Phillies are facing a scary playoff scenario, and a huge series against the Giants
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Phillies are facing a scary playoff scenario, and a huge series against the Giants

Aug 21, 2023

Want to inject a little stress into the stretch run?

Look at the Phillies’ track record at Oracle Park. Then imagine them needing to win two wild-card games there.

You can bet it’s a scenario Rob Thomson has thought about. Just look at who he’ll have available to start during next week’s three-game series between the Phillies and the San Francisco Giants at Citizens Bank Park. Right now, his rotation lines up for Zack Wheeler and Aaron Nola to handle two of the games. He’ll also have the option of starting Michael Lorenzen on normal rest on Wednesday.

» READ MORE: A no-hitter origin story: How the Phillies’ trade for Michael Lorenzen came together

This might not be the series you had originally circled as the season’s biggest. But think about the stakes. The Phillies and Giants entered Thursday as the top two teams in the NL wild-card standings, which would set them up to face each other in the opening round of the playoffs. At the moment, the Phillies are the higher seed, which means they’d host the proceedings. But the Giants are only two games back, which means they could enter next week’s series with a chance to change things.

This isn’t your average home-field advantage we are talking about. The Phillies haven’t won a game in San Francisco since June 2021. Their current seven-game losing streak at Oracle Park is part of a 2-14 mark that dates to 2018.

Their struggles aren’t just happenstance. Oracle Park is one of the more punitive environments in baseball, particularly for teams built like the Phillies. The heavy marine air that drifts in off the bay makes the outfield a place where fly balls go to die. The ones that don’t die often end up rattling around the park’s oddly angled walls. More than a few players will tell you that the outfield is the toughest to play defense on in the majors, particularly in right field. It’s a big enough factor that Thomson would have some serious decisions to make with how to deploy Kyle Schwarber, Nick Castellanos, Brandon Marsh, and Johan Rojas.

» READ MORE: Why Michael Lorenzen’s pitch count was such a concern in his no-hitter

Beyond the ballpark, the Phillies would have to contend with a Giants pitching staff that has been the best in the majors against lefties this season. Their .663 OPS against left-handed hitters is tops in the sport. Only the Texas Rangers have allowed fewer home runs against lefties. The Giants’ wild-card bullpen would likely include four lefties who have combined to hold southpaws to a .172/.289/.306 battling line with strikeouts in nearly a third of their at-bats.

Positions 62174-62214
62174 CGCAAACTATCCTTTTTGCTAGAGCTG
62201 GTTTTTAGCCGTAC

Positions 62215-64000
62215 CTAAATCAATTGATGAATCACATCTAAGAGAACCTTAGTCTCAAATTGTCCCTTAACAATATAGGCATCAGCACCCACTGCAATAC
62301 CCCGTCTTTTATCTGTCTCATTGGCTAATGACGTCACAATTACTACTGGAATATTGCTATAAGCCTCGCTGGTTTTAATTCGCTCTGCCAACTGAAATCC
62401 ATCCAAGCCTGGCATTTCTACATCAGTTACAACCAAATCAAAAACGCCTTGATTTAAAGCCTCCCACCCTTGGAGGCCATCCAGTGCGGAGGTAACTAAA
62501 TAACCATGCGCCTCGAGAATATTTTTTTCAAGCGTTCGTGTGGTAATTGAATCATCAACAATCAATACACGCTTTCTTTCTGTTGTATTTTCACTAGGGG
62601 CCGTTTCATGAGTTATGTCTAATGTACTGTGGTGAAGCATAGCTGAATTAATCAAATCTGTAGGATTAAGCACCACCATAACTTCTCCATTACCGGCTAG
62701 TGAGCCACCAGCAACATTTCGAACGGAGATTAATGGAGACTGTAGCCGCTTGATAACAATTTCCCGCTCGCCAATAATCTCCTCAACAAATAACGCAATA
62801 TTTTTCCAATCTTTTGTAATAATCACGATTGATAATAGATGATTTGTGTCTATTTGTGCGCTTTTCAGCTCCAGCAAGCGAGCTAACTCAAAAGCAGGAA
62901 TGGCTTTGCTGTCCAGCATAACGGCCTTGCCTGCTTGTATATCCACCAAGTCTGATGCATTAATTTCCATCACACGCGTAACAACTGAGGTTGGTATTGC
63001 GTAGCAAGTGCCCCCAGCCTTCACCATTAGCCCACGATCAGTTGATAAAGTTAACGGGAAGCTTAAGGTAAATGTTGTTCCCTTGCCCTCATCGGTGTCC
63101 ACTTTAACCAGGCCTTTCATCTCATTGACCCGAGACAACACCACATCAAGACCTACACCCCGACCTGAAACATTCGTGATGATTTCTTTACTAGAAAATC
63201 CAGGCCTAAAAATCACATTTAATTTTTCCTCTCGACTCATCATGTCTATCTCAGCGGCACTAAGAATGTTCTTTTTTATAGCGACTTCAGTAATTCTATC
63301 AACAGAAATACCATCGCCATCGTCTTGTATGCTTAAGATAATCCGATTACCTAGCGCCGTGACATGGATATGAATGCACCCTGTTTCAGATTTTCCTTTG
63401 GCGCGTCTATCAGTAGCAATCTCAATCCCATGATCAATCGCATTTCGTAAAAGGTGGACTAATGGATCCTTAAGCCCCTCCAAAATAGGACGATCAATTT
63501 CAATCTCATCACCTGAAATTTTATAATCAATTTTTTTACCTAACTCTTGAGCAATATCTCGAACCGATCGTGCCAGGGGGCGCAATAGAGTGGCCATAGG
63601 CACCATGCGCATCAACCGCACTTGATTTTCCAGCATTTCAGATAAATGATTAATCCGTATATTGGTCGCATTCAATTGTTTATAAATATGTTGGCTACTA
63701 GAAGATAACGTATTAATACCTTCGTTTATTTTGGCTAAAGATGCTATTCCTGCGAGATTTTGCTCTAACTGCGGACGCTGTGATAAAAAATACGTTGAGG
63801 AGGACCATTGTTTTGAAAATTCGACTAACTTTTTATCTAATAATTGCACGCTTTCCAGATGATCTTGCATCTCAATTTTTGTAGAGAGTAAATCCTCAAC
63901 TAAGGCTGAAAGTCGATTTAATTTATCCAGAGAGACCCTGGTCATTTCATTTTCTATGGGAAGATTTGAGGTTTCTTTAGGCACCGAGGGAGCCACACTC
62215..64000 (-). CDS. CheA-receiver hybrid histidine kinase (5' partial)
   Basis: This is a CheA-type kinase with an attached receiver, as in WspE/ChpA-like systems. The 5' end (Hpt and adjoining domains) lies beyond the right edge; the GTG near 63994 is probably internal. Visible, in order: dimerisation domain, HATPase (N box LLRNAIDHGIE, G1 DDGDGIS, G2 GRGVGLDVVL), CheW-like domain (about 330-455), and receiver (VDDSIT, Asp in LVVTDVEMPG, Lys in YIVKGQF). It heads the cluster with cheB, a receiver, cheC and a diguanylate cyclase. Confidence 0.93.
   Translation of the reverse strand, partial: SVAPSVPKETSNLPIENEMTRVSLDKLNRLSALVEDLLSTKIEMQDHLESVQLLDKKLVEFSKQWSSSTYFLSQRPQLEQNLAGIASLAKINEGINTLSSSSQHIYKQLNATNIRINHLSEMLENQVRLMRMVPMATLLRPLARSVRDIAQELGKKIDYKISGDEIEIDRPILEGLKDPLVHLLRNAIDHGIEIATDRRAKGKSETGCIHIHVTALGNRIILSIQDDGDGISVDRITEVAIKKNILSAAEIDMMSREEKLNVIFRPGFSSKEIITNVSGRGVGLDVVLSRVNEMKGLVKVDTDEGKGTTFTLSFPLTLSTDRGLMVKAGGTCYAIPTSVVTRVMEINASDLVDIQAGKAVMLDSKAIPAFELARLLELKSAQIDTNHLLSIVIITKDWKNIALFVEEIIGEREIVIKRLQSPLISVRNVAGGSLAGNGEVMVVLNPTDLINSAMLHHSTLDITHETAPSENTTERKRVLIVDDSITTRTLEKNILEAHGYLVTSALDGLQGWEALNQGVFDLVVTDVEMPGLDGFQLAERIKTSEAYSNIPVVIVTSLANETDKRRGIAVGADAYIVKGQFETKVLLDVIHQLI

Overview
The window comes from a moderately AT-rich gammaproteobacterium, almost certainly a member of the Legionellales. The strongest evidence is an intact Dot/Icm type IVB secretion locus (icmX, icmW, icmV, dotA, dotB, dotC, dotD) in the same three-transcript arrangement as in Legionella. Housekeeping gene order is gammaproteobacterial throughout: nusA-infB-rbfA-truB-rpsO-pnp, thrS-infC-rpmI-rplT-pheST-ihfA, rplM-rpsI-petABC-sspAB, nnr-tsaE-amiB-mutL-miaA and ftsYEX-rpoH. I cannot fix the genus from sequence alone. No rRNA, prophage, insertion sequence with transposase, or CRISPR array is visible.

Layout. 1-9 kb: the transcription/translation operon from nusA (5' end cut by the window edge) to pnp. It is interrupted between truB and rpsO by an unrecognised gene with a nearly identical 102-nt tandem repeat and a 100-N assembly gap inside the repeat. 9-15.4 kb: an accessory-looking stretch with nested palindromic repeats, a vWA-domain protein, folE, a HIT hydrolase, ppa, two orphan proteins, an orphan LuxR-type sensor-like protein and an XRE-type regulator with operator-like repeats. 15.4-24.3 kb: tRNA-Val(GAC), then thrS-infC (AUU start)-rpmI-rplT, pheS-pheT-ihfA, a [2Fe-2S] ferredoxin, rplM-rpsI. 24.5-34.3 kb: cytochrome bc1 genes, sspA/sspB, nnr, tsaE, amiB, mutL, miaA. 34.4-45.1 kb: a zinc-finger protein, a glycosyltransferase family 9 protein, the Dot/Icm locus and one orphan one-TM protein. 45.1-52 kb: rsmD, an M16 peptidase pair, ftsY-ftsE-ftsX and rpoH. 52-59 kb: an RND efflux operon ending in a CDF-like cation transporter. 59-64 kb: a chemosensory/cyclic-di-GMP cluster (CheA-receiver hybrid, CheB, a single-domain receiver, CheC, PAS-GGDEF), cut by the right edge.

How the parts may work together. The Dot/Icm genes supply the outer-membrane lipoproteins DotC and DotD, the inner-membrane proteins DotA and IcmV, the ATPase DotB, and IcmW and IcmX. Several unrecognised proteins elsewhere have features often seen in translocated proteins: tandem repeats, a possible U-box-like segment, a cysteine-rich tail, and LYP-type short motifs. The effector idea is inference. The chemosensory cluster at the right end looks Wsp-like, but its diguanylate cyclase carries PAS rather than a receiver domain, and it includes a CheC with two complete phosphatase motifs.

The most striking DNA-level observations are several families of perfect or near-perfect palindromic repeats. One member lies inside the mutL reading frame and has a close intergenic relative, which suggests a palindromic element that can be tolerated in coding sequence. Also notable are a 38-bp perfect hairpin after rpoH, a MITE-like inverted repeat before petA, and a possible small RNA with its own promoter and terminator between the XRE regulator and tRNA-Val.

The Giants enter next week’s series with the playoff tiebreaker over the Phillies thanks to their three-game sweep at Oracle Park in May. The Phillies could eliminate that edge by returning the favor. Thomson has yet to announce his rotation beyond this weekend, so there’s no guarantee that Lorenzen ends up joining Nola and Wheeler against the Giants in a series that begins Monday. Taijuan Walker’s potential return from a bout with a dead arm could give Thomson the option of giving his big three an extra day of rest.

However it shakes out, the Phillies may not get a better chance to boost their World Series odds than they’ll have next week. The Phillies don’t necessarily need to avoid the Giants in the playoffs. They just need to avoid them on the road.

Since we’re already getting ahead of ourselves ...

The wild-card series may be a moot point in light of what the Braves and Dodgers are doing.

Braves since June 3: 45-18, 6.6 runs per game, 2.2 home runs per game, .899 OPS.

Dodgers since June 20: 34-13, 6.1 runs per game, 1.5 home runs per game, .827 OPS

Everyone knows what the Braves have been doing all season. They are on pace to obliterate the single-season home run record of 307 set by the Twins in 2019. Their 232 dingers through 120 games are already more than all but 56 teams have hit in a season in the last 50 years. Their current pace is 313 home runs, but that has ticked upward throughout this 2½-month tear, when they have averaged more than two homers a game. Their current 122 OPS+ would be the second-best mark in the expansion era, behind only the 2017 Astros (123).

» READ MORE: A no-hitter, a Texas breakfast, and the surprising story of a young Aaron Nola and an old Cole Hamels

The numbers are just silly.

Eight games with five-plus home runs, 17 with four-plus, 35 with three-plus.

10-plus runs in 14% of their games (17/120)

Six-plus runs in half of their games.

As loud as those fireworks are, they shouldn’t drown out what the Dodgers are doing. In fact, there’s an argument to be made that the Braves would be the lesser of two evils for the Phillies, especially in a five-game series.

A lot depends on where things go from here for Clayton Kershaw and Julio Urias, two lefty starters of the ilk that they mostly avoided last postseason. Kershaw just returned from a stint on the IL, while Urias is 5-1 with a 3.51 ERA with 44 strikeouts and eight walks in 41 innings over his last seven starts.

» READ MORE: Inside the swing adjustment that accelerated Johan Rojas’ path to the majors with the Phillies

The Phillies have actually hit better in games started by lefties than they have in games started by righties. But aggregate numbers don’t necessarily apply to small samples like the postseason. The pitchers who have shut this team down have been inordinately left-handed. Of the eight games when they’ve struck out 14 times, five have been started by lefties. That includes a 14-strikeout performance against the Dodgers, 10 of them by Urias, who held them to one hit and one walk in seven innings.

Daunting? Absolutely.

Then again, both the Braves and the Dodgers were pretty darn good last year.